MP opens debate on fairer funding for rural councils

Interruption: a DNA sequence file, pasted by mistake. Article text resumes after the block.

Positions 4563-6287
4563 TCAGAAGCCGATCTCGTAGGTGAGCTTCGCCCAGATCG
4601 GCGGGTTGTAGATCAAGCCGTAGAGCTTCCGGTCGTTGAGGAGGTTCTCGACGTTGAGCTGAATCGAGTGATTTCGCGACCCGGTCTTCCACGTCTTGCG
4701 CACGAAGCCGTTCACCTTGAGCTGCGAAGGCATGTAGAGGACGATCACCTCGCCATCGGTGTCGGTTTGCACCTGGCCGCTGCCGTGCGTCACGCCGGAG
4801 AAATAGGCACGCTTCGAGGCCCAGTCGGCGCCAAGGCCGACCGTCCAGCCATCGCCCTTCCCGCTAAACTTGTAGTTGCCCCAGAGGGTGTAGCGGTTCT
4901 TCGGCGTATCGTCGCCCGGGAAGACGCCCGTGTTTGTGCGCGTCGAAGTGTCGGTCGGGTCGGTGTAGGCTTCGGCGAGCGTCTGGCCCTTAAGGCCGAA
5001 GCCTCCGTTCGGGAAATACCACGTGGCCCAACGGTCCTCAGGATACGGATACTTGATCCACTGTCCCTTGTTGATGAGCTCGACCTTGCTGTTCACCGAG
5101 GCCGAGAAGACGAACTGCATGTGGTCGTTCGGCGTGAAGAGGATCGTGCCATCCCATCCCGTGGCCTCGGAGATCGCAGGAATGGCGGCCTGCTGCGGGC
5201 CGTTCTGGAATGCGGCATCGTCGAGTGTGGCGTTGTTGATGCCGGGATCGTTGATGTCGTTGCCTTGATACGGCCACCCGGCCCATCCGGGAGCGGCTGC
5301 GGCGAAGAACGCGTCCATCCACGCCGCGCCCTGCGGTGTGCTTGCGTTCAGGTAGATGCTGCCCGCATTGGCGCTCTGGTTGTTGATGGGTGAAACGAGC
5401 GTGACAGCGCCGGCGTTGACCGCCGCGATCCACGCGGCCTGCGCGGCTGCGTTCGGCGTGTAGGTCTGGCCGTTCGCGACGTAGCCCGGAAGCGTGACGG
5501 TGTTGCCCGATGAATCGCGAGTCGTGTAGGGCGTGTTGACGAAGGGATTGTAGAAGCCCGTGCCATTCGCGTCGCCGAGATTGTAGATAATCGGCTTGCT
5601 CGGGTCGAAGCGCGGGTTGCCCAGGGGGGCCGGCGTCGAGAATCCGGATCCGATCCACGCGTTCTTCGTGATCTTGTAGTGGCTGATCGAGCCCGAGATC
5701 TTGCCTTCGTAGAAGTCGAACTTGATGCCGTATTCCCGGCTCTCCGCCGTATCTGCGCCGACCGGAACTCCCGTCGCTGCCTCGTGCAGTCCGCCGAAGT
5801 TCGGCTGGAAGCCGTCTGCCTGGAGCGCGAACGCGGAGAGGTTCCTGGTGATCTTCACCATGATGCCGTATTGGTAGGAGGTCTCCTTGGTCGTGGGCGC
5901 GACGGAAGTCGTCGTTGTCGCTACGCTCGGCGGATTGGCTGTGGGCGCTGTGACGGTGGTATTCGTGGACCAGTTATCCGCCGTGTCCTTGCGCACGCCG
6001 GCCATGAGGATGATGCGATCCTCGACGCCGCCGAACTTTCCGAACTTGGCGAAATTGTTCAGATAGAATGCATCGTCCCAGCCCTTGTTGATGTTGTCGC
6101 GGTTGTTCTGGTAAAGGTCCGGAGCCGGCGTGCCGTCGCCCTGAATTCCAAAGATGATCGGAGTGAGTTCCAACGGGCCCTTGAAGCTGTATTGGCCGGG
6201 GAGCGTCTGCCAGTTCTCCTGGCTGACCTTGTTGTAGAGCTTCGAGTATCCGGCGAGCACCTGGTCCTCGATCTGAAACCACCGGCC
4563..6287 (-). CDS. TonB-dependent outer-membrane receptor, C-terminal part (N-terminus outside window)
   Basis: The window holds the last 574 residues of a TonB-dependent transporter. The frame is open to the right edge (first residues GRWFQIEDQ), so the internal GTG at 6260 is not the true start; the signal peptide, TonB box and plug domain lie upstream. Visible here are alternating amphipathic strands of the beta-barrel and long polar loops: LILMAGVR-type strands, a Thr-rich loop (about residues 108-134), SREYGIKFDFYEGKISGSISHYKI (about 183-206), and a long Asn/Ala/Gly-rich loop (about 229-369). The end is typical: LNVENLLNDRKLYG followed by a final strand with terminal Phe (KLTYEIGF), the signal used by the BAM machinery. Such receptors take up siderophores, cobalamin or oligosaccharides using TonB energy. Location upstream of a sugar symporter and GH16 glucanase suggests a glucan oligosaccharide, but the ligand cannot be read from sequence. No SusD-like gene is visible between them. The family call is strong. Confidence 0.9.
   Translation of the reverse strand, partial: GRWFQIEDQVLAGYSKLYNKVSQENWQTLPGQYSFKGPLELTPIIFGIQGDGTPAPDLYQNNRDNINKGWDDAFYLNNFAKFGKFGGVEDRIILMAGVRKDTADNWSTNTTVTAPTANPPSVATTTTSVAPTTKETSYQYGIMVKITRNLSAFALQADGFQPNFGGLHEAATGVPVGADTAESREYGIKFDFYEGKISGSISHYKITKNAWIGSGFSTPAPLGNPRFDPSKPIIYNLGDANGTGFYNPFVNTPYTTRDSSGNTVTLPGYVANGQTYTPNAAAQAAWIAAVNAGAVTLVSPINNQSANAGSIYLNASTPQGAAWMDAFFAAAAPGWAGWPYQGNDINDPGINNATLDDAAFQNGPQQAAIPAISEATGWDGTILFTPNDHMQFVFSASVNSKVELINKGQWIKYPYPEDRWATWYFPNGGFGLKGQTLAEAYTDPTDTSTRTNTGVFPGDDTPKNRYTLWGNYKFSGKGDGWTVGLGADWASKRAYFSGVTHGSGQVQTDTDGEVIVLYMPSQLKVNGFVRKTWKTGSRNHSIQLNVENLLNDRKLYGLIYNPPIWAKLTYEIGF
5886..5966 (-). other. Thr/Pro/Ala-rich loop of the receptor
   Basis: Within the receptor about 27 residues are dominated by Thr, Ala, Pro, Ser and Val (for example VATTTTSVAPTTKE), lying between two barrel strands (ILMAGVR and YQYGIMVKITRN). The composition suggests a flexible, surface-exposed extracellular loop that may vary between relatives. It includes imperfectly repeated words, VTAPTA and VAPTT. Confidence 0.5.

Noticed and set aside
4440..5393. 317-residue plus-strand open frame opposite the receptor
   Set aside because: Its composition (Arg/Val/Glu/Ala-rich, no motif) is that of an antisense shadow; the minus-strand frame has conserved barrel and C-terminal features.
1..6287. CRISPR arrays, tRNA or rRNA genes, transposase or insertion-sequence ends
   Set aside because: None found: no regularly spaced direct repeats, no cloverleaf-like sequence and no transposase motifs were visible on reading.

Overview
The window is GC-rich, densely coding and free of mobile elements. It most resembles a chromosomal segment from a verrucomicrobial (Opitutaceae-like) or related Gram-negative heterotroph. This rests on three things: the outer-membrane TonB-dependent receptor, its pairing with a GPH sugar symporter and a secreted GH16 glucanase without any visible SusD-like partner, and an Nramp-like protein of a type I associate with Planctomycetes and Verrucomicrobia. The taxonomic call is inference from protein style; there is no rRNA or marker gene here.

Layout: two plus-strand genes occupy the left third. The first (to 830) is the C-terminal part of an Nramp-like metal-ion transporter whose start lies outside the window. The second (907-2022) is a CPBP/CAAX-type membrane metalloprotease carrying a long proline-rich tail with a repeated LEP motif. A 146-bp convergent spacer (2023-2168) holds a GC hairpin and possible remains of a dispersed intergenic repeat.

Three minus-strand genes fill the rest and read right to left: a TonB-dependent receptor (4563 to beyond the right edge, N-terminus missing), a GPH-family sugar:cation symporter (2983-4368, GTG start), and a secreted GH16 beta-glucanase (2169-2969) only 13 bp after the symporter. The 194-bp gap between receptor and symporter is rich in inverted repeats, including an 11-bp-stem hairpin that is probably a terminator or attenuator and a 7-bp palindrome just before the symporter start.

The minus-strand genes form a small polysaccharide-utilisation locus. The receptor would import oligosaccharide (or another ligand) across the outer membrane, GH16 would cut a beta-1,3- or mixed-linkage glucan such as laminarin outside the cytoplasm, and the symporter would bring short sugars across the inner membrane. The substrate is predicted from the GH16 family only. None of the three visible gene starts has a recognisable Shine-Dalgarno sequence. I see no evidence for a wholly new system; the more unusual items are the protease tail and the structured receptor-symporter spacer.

Neil Parish opens a Parliamentary debate calling on the Government to correct the historical imbalance between urban and rural councils and give rural local authorities their fair share of central Government funding.| Parliament TVNeil Parish (Tiverton and Honiton) (Con): I beg to move,That this House has considered the matter of the local government finance settlement for rural local authorities.We have only a short time for this debate—just over an hour. We were expecting a three-hour debate, but unfortunately we have been squeezed by various statements during the day and a substantial debate on Europe. However, I am happy to take interventions and will try not to speak for too long.One can tell by the number of Members in the Chamber that this is a very important debate—on the share of grant that rural authorities are receiving from Government —that we take extremely seriously. I very much welcome the meetings I have had with the Minister and the sympathy he has shown. What we want to do this evening is take away not just sympathy but a little money, which is a little easier to put in our pockets.The Department for Communities and Local Government announced the local government financial settlement for 2013-14. It will reduce central Government support to councils while doing nothing to address the long-standing inequality in funding between rural and urban councils. We are not asking for a change in the Government deficit reduction strategy, as we support the Government in taking tough decisions to tackle the budget deficit inherited from the previous Administration; a quarter of all public expenditure is accounted for by councils and that must be addressed. Instead, we are here this evening, even at this late stage, to press the Secretary of State to revise the proposed settlement and make good on the long-standing promise to correct this historical imbalance and give rural local authorities their fair share of central Government funding, in line with the summer consultation.Mr Graham Stuart (Beverley and Holderness) (Con): Does my hon. Friend agree that the rural penalty, which sees 50% more per head going to urban councils than to rural councils, cannot be justified, even by increased levels of deprivation in the urban areas? The additional cost of delivery in rural areas and of need in rural areas means that there is a demand across the country for a fairer settlement.Neil Parish: I thank my hon. Friend for his intervention, because I was going to say how much I thank him for his support. He chairs the Rural Fair Share campaign, and I thank him for pursuing this issue with Ministers with such tenacity and for helping to secure this debate. I agree with him entirely that the current situation just is not fair. We are not here to rob urban authorities of their money, but we are saying clearly to the Government that there are inequalities and they must be put right.Sir Alan Beith (Berwick-upon-Tweed) (LD): Does the damping system not make the matter worse? It says to rural authorities, “You deserve more but we are not going to give it to you until at least 2020. We are going to give it to authorities that will kick up a fuss if we don’t give it to them.”Neil Parish: I shall go on to mention the damping, but it seems to have achieved the worst of all worlds. The funding issue was looked into, and the Government listened to rural authorities and said that they would move money across, but the so-called damping process has been added to the system and it seems to have made the settlement even worse than it would have been without it. That is where the Government must look again.Mr Ian Liddell-Grainger (Bridgwater and West Somerset) (Con) rose—Mr Deputy Speaker (Mr Lindsay Hoyle): Order. May I just say to hon. Members that one or two of you wish to speak very high up on the list and I am bothered that people keep intervening? If you go down the list as a result, you will understand, because it is going to be four minutes each at this rate. Were you giving way, Mr Parish?Mr Liddell-Grainger indicated dissent.Sir Tony Cunningham (Workington) (Lab) rose—?>Neil Parish: I will give way to the hon. Gentleman.Sir Tony Cunningham: The hon. Member for Beverley and Holderness (Mr Stuart) mentioned the contrast between urban and rural areas, and the deprivation in urban areas. Does he agree that there is deprivation in rural areas, too?Neil Parish: I thank the hon. Gentleman for his intervention because that is precisely the point. Rural areas are often leafy and green, and it does not appear, on the face of it, that there is any deprivation there, but there is. In rural areas people often have lower wages and so even those who are working find it very difficult to pay high levels of council tax. He makes a good point.Simon Hart (Carmarthen West and South Pembrokeshire) (Con): My hon. Friend will be depressed to learn that I am confused already, because we are talking about rural areas and urban areas, yet I am not aware of any line on the map that distinguishes between the two. Could he, or could the Minister, explain precisely how the difference is defined?Neil Parish: My hon. Friend makes an interesting point, because one of the arguments is about how we define what a rural authority is. Under the Department for Environment, Food and Rural Affairs definition some rural authorities are 80% rural and some are 50% rural, whereas the DCLG has one overall view: it has added everybody together and called them rural authorities. That is one of the problems we are facing.Miss Anne McIntosh (Thirsk and Malton) (Con): I congratulate my hon. Friend on the timing of this debate, as most councils are setting their council tax at the moment. Does he agree that it costs more to deliver public services in rural areas, because of the increasing cost of fuel in those areas?Neil Parish: My hon. Friend is absolutely right, and there should be rural weighting. We are talking not only about the distances between villages and hamlets, but the distances between schools and the number of small schools in rural areas that are the heart of the village. If the local schools were to be destroyed, the village itself could be destroyed, so there is an awful lot to play for here.Roger Williams (Brecon and Radnorshire) (LD): Does my hon. Friend agree that in rural areas there are often a lot of self-employed people who are reluctant to apply for benefits such as free school meals, which are sometimes a measure of deprivation? Rural areas therefore lose out in that way as well.Neil Parish: My hon. Friend raises an interesting point about how we define the rural population and how we define depravity— [Interruption.] Perhaps I should refer to those who are deprived, rather than to depravity. I still want to make a serious point, because there is a problem with how the statistics are compiled and how judgment is made on rural areas. We in rural areas are all supposed to be wealthy and are asked to pay a great deal more of overall local government spending in our council tax.Anne Marie Morris (Newton Abbot) (Con): Does my hon. Friend agree that sometimes the rural authorities that have been the most careful—doing the right thing—are the most penalised? For example, Devon has saved £100 million in the past three years, yet its gross value added has declined over seven years and is now 78% of the UK average.Neil Parish: Again, one of my hon. Friends raises a good point, because this has been going on for a long time. It went on under the previous Government and, dare I say, probably went on slightly under the previous Conservative Government. In those days, I was in local government. Savings were made and we cut our cloth accordingly, but along came the Government saying, “You have been so careful with your spending that you can now cut it some more.” I wonder whether central Government recognise those authorities, such as Devon and others, that have spent money wisely and made savings, yet are asked to make further reductions. The Minister is extremely concerned to make this fair, but we need not only to talk about it, but to sort it out.Let us consider, for instance, the amount raised in council tax. Rural authorities such as Mid Devon and East Devon, which I represent, will raise in council tax nearly twice as much as, say, a local authority such as Greenwich. Therefore, rural populations are not only not getting a fair share of grant, but have to fund much more of local government spending from council tax.The Government spend a lot of time talking about the overall spending power of a council, but I would argue that it is how we get to that spending power that matters. If we are asking our local residents and council tax payers to provide much more of that spend via their council tax than those in urban authorities do, we in the countryside are being over-taxed and, dare I say, urban authorities are being slightly under-taxed. We were told last year that that would be put right.Annette Brooke (Mid Dorset and North Poole) (LD): Will my hon. Friend consider the fact that the higher council tax paid by many rural authorities is a reflection of the increased cost of service delivery? It is hardly likely to be due to inefficiencies.Neil Parish: Yes. My hon. Friend makes a good point, because there is an extra cost in delivering services in rural areas and rural authorities. However, whatever the cost of delivering a service, we cannot get away from the inequality in how much is given in Government grant to rural authorities compared to urban. I expected and still expect—I have great expectations of the Minister and of the coalition Government—the promise of equal shares for rural authorities to be delivered on.Mr Jonathan Djanogly (Huntingdon) (Con): The point is that we want fairness. We know that the pot had to be reduced, but we were promised that whatever the pot was, it would be more fairly handed out. Not only is that not happening, but it has now been put off until after the next general election.Neil Parish: My hon. Friend makes a good point. Back in 2004 we saw funding drift away from rural authorities towards urban authorities and we thought that now there would be a rebalancing, but that is not happening and, as he says, we will have to wait until almost 2020 before that is put right.If we do not get this year’s settlement right, lower funding for rural authorities will follow in subsequent years. We will see many changes, especially in district councils, where business rates will be retained, but the amount that they are able to spend will still be controlled by central Government. That is why this year’s settlement is particularly important.Mr David Ruffley (Bury St Edmunds) (Con): On that point, in my 15 years as a Member of Parliament I do not think I have seen such anger on the part of rural council leaders in Mid Suffolk district council. One of the most numerate of councillors I have ever met, Councillor Derrick Haley, who has cut services to the bone and been incredibly efficient and innovative, is incredibly angry. Has my hon. Friend picked up that sense of anger from very competent, diligent and loyal Conservative council leaders?Neil Parish: My hon. Friend is right. The position is the same in Devon, where the Devon county council leader made enough savings to get through the current budget and was going forward well, but his budget was cut yet again. That is the problem. Devon is reputed to have more roads than Belgium, for instance, which is why the cost of repair, particularly after the floods, is so large. [Interruption.] It is absolutely true. There are more roads in Devon than there are in Belgium.Rural authorities have to deal with high fuel prices, and the cost of education in schools is much higher. Devon is the 244th lowest in the table for school funding. All these factors need to be taken into consideration by the Government so that we get a fair share. I have much more to say, but in order to give colleagues time to speak—Sir James Paice (South East Cambridgeshire) (Con): If my hon. Friend is drawing his remarks to a close, which would be a shame, may I urge him to address the issue that he promised to come on to, which was raised by my right hon. Friend the Member for Berwick-upon-Tweed (Sir Alan Beith), about damping? It will mean that rural authorities will not see the gains to which they are entitled before 2020 and probably not at all.Mr Deputy Speaker (Mr Lindsay Hoyle): Order. We have already used 14 minutes, and every time we carry on, we are going to lose some speakers. It is that serious.Neil Parish: I accept what you say, Mr Deputy Speaker, so I will bring my remarks to a close. I agree with my right hon. Friend the Member for South East Cambridgeshire (Sir James Paice). We looked at moving funds in a more equal way towards rural authorities. I do not know who it frightened in the system, but it obviously frightened somebody. They came up with a damping process which, in my view, made matters worse. I know from speaking to the Minister that he is very keen to put things right. I shall be interested to hear what he says this evening about bringing back some of the funding that has been taken away by damping. That is what we are after tonight. We do not expect vast pots of new money, but we want to see our situation get better; instead, it just seems to get worse.We look forward to hearing what the Minister has to say about directing a fair share of funding towards rural authorities and making sure that this settlement does not prolong the agony of poor settlements for rural authorities for many more years.| Hansard| Parliament TV...Winding up at the end of the debateNeil Parish: I welcome the powerful speeches that have been made by my hon. Friend the Member for Bridgwater and West Somerset (Mr Liddell-Grainger), my hon. and learned Friend the Member for Torridge and West Devon (Mr Cox), the hon. Member for Mid Dorset and North Poole (Annette Brooke), my hon. Friend the Member for Beverley and Holderness (Mr Stuart), the hon. Member for Bishop Auckland (Helen Goodman), and my hon. Friends the Members for Romsey and Southampton North (Caroline Nokes), for Totnes (Dr Wollaston) and for Penrith and The Border (Rory Stewart). My hon. Friend the Member for Congleton (Fiona Bruce) would have liked to contribute, but, like many other Members, was not able to do so.The extent of the support for this evening’s debate is clear from the number of Members who are present. I am sorry that more time was not available. I think that we should seek either a Westminster Hall debate or another debate in the Chamber, because it is clear that Members have more to say.I welcome what was said by the Minister, who dealt with us very fairly. However, I ask him to listen, and to ensure not only that the words with which he is provided by his civil servants show that money has been given to rural authorities, but that those words result in cash and not just statistics. This is not about spending power; it is about what the councils are given in grant. We are seeking a fair share, and Members across the House have made a powerful case for that tonight. I welcome the fact that the Minister will look at the funding for 2014-15, because that is important. I thank everyone for supporting the debate tonight.| Hansard| Parliament TV